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Model Behavior: Socialite Jamie N. Brown's Two-Year Road Thru Loss, Love, & Life

Tennessee-based "modelpreneur" opens up on grieving, faith, and the rewards of rebirth

By Victor TrammellPublished 2 years ago Updated 2 years ago 4 min read
Pinup Portraits Photography

Two full years have passed since Vocal Media’s online community of professional photography published a feature story of mine, which profiled southern socialite Jamie Nicole Brown (pictured).

Since then, Brown’s life course has moved through different degrees of focus, reflection, and reinvention. She has maintained engagement in activity that is consistent with the lifestyle-based career path of a “modelpreneur” – a woman who uses the connections she established as a model to fuel other different facets of her brand, business aspirations, and the image-based real estate of her intellectual property.

During a sizable portion of the last few years, Brown was most recently at the helm of a fine antique business, which was located inside a mall in Lebanon, Tennessee. Collecting timeless items (such as household amenities, jukeboxes, decorations, etc.) has been a passion of Brown’s for most of her life. Being a broker of vintage mementos from Old Hollywood took her back to the years she spent growing up – within close proximity of fame, fortune, and music industry royalty.

However, adverse grief affected Brown and her family in April 2019 when Al Antee, her trailblazing father, passed away at age 74.

Mr. Antee was a respected figure within the national music industry’s circles and its world of performing arts. His years of experience as a stage manager, concert promoter, and arena director put Brown within the reach of Hollywood’s finest. Her father formerly served bravely in the U.S. Air Force. He was buried with military honors at his home going ceremony, which was held in Juliet, Tennessee. Mr. Antee’s final resting place is Middle Tennessee State Veterans Cemetery. The passing of Brown’s father impacted her in many ways.

Experiencing such a loss would cause many to lose faith in living their best life going forward.

However, Brown stayed in pursuit of achievement when it came to delivering on her short and long-term goals – whether it came to business, nurturing her close connections, and gaining recognition as a woman of esteem in her community. Family and other loved ones have been a bedrock of support for Brown. When the same month her father passed came to a close, she was crowned Model of the Month by The Pinup Registry, an international agency/community for stylish women, pinup art, and culture.

One of the biggest brand-building benefits of Brown’s victory offered her the chance to collaborate with Mark Sheard. Sheard is a famed Australian artist and animation producer with filmmaking experience. Months following this international opportunity, Brown also was honored with the weekly Woman of Wilson award by the Wilson Post newspaper – a publication, which covers events in Wilson County, Tennessee. In her exclusive interview for the news outlet, Brown reflected on her beloved father’s life.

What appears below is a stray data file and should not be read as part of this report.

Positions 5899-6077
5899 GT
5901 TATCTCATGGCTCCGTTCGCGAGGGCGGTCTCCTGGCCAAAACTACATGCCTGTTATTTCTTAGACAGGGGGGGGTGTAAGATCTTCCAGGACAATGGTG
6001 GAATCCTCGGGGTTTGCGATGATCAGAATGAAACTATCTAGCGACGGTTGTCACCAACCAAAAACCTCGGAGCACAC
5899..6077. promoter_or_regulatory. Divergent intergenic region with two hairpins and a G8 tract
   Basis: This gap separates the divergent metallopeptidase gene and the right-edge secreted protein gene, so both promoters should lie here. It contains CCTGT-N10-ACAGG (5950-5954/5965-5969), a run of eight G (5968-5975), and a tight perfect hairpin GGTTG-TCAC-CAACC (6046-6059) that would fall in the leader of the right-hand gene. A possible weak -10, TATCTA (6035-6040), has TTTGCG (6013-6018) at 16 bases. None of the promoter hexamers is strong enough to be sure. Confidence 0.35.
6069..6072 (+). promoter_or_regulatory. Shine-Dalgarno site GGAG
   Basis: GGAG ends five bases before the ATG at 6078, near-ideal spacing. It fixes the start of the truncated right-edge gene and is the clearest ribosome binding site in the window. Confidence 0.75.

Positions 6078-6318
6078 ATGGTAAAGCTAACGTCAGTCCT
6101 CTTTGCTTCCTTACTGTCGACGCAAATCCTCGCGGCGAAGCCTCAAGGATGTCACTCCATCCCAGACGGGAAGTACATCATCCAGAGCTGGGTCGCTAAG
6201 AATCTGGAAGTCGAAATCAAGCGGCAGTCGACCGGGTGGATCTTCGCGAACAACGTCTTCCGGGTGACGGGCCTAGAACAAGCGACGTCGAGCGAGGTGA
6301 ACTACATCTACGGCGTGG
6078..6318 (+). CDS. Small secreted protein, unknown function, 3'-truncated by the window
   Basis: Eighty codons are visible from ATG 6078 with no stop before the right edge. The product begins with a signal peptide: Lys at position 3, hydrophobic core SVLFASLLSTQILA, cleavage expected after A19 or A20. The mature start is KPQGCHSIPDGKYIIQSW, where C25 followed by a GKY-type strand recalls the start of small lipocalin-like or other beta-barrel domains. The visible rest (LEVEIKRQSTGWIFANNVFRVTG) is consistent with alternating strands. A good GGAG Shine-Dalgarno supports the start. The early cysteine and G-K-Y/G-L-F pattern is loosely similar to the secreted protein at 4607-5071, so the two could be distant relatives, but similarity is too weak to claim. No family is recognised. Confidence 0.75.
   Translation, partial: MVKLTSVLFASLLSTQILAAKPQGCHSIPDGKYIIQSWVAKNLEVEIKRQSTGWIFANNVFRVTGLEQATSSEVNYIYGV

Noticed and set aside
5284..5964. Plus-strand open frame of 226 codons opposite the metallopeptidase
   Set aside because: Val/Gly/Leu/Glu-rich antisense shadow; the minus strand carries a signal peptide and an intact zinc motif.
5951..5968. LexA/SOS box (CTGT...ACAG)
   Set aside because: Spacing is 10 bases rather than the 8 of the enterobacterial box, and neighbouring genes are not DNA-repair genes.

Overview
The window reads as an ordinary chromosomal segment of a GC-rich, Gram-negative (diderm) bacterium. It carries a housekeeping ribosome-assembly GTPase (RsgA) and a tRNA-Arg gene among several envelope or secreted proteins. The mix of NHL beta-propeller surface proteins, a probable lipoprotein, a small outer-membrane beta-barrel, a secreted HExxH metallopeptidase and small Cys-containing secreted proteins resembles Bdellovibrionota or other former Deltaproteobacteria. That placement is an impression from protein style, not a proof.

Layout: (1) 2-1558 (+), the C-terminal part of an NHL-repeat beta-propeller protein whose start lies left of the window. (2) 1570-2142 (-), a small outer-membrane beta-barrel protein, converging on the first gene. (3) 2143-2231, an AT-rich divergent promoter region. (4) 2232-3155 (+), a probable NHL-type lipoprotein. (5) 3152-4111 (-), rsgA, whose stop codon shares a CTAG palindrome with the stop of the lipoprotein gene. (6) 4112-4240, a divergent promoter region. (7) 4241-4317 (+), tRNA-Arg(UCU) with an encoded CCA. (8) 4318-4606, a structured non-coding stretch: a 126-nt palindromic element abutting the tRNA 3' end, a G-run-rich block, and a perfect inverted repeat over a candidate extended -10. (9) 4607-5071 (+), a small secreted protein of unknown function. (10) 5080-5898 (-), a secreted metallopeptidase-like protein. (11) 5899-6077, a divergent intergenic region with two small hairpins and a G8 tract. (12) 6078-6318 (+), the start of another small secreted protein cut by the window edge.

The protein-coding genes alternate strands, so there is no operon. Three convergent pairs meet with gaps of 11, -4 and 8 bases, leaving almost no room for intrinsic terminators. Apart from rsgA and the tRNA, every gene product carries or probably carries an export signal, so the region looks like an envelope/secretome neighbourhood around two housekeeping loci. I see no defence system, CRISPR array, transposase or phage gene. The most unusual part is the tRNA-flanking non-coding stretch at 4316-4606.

“My father was a concert promoter. We moved to Tennessee [in 1992] so he could work with all the country music artists,” Brown told Sabrina Garrett Knowles, a reporter for the Wilson Post.

During her interview, she also shared experiences that lined her joyous adventure as an antique broker. When asked about the influential women in her life, Brown mentioned Vicki Yates, an award-winning news anchor from Nashville, Tennessee. Yates is a woman of color who has overcome career barriers throughout the course of an illustrious career.

“I’m happy to call her a friend. She is a strong voice and a pillar in our community. She does so much with a level of professionalism and grace,” Brown said of Yates in her interview.

Through the ups and downs of a high-profile life, which comes with having a microscope on the intricacies of one’s personal matters, Brown has remained grounded. The socialite’s penchant for successfully reinventing herself is still a staple of her life cycle. However, more than ever as of late, the former country music video vixen has regained the morale needed to continue her mission of writing a book. The forthcoming and untitled self-help/life story-based project shares an introspective story of liberation.

Brown has solidified a new psychological, emotional, and soul-anchoring mindset by summoning her best asset: Faith.

“I’m refocusing on what’s important in life. My thought process regarding the book has opened my mind up to highlighting my creativity. I hope to inspire others by sharing my experiences growing up in the music industry…not just about all the highs but the lows…and how my faith empowered me to eventually overcome them,” Brown told me exclusively while interviewing for this story.

As a family-designated spokesperson who handles Brown’s professional affairs, I certainly can attest to the oasis of spiritual rebirth taking shape on her personal development path.

“Creative expression through art, generosity, and community involvement are also positive fuel. I’m working on being a better Christian in all aspects of my life because God is not through with me yet,” she added.

Read the previous Vocal Media coverage, which profiled Brown here.


About the Creator

Victor Trammell

Mr. Trammell is a digital media producer, freelance journalist, and author. He is currently a Chief Contributor at the Black Then History Network ( Formerly, he wrote national radio content for the Michael Baisden Show.

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